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Haitian immigrant wants to paint the world in lasting color

By Natalie Snedden, CNN
updated 1:29 PM EST, Fri November 16, 2012
STORY HIGHLIGHTS
  • Rony Delgarde reprocesses donated paint and ships it to organizations in developing countries
  • Delgarde founded the nonprofit Global Paint for Charity in Atlanta
  • His goal is to rehabilitate and beautify struggling communities and protect the environment
  • Global Paint is raising money for a machine to process large quantities of donated paint

(CNN) -- Rony Delgarde immigrated to the United States from Haiti with only $5 and a Bible. The first thing he saw when he landed at Miami International Airport were all the colorfully painted buildings.

"People paint their house yellow, white, red, blue and I said, 'Wow, there's so much paint in this country!'" Delgarde says." I said, 'When I get money in this country, I'm going to buy paint and take paint back home.'"

From that idea, Global Paint for Charity was born. Delgarde, who is 38 and works as a health care consultant, states the mission: "to recycle leftover paint from businesses and residents, processes it and then donate it to vulnerable families in developing countries all around the world."

Delgarde explains the process for making paint in Haiti.

"We cut down trees and we started fire. We pick out rocks from the river and we put it inside the fire and close the fire for a week. And once it's done, it's a wonderful powder." He points out that this type of paint washes away in the rain.

Delgarde's nonprofit organization wants to make a lasting difference.

Two years ago, Delgarde started going to construction sites in the Atlanta area, asking them what they did with their leftover paint.

He told them, "I want to collect your paint and take it someplace where people don't have access to paint. We'll give them paint and we'll change their lives. That's when I started collecting paint."

The U.S. Environmental Protection Agency estimates that approximately 10% of the 637 million gallons of paint sold annually is left over, equal to about 64 million gallons per year.

So far, Delgarde has donated 6,000 gallons of paint to projects in Kenya, Haiti and Uganda. He recently returned from Equatorial Guinea, where he donated 200 gallons of paint to an orphanage for children who lost their parent to HIV/AIDS.

"We looked at schools, hospitals, family homes and they were not painted. It really touched my heart to see the bacteria on the walls that were not painted. I said we have to do something," he says.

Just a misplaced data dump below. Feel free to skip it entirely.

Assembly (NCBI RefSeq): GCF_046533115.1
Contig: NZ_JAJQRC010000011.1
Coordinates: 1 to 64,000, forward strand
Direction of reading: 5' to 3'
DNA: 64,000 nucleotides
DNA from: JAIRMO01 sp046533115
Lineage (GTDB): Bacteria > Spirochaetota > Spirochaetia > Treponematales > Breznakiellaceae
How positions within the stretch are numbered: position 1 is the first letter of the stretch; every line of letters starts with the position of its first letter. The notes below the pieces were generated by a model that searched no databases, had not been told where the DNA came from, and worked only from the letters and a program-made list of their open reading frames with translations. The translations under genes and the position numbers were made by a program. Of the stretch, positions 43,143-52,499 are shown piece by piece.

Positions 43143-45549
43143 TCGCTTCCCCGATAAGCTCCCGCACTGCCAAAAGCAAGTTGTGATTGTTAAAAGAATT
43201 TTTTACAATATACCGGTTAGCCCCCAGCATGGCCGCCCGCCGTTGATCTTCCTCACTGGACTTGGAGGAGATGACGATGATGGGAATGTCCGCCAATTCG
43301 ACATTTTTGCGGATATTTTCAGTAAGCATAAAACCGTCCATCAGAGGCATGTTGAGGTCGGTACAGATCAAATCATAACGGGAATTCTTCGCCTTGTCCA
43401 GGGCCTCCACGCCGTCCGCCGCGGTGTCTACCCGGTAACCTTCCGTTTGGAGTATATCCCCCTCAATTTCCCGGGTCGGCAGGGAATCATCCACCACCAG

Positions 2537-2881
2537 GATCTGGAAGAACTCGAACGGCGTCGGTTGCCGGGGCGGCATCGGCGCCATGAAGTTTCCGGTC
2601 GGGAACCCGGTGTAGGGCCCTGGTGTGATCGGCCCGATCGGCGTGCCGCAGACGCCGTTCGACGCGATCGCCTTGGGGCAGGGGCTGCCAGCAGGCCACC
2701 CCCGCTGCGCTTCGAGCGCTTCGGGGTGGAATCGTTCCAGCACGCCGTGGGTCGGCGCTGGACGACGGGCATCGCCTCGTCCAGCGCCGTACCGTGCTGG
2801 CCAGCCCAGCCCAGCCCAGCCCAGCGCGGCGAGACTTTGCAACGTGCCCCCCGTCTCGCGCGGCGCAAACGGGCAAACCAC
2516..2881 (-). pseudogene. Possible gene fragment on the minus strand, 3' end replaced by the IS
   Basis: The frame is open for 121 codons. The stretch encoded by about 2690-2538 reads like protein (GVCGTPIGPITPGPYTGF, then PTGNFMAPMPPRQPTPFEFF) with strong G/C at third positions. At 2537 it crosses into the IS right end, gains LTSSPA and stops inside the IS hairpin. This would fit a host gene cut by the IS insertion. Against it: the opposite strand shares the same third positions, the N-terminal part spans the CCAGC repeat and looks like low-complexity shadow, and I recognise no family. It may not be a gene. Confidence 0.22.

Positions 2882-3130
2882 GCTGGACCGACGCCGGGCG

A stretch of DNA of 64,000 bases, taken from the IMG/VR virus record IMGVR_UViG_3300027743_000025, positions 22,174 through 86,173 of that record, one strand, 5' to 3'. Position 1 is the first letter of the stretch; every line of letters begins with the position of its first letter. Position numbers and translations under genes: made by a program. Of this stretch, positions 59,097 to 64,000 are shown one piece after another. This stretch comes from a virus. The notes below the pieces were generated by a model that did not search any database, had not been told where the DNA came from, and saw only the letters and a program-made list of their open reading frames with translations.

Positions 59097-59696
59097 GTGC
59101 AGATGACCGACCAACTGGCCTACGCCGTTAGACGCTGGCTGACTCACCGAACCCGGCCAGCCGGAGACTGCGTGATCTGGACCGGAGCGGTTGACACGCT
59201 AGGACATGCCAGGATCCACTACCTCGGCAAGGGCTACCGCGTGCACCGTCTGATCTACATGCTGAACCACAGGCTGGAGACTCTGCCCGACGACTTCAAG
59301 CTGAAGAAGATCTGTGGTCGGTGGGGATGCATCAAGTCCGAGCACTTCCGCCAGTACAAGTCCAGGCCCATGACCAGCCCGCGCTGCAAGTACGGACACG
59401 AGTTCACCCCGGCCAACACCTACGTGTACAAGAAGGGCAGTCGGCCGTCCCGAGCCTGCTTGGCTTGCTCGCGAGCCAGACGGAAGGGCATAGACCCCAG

Those looking to donate their leftover paint can visit the website of the group, GlobalPaints.Org, and fill out a request for a pickup.

Ed Spencer, a consultant in Atlanta, says he donated his paint for several reasons. "Recycling is number one and helping people is obviously number two. I think he's taken something very difficult for people to do correctly, that's recycling paint and created a way to do it and do it safely. And quite honestly, he's made it very inexpensive for people. It can be very expensive to get rid of large amounts of paint."

James Doherty, museum information specialist at the Jimmy Carter Library and Museum in Atlanta, was thrilled to be able to donate the museum's leftover paint to such a good cause.

"I was really excited to hear about Global Paint and the use for the paint in Third World nations because we have such a hard time getting rid of paint, and this kills two birds with one stone. It keeps the paint out of the landfills and it also goes to a good use," Spencer says.

Although he has received phone calls from all around the country, Delgarde gets most of his paint donations from the Atlanta area.

In addition to paint donations, Delgarde also receives monetary donations to help offset cost of shipping the paint. He doesn't do it alone either; he has a board of directors that consists of volunteer small business owners and government officials.

After picking up the paint, Delgarde drives to one of three storage units. "The other units are already completely full," he says.

As he slides up the door to the unit, it's obvious; this one is almost full as well.

"We used to have a small warehouse where we would process the paint. We would separate the paint by color, by brand, by characteristic and then go through a consolidation process. We put it all into five-gallon containers and that we ship to people in the developing world."

Delgarde says that the calls for paint donations have grown from 12 weekly to between 300 and 400 hundred per day. Now, he needs to find a new warehouse to start processing paint again.

"We've been receiving a lot of paint. We need that paint, so we can give paint to everybody, to beautify the world, that's my goal. But we need someplace where we can process the paint," he says.

Students from Georgia Tech have partnered with Global Paint to design a machine that can process the paint. The board of directors for Global Paint has been working to raise the $95,000 it will cost to build the machine.

"We will be able to make 3,000 gallons of paint per day if we have that machine. That would be my dream come true," Delgarde says.

Delgarde recalls a letter that he received from a woman in Uganda who received paint.

"Her painted house uplifted her spirits. She feels happier. She feel the kids bring joy in the house because she can hear the noise, they are so happy. We bring joy with the paint we were able to donate. To me, that touched my heart."

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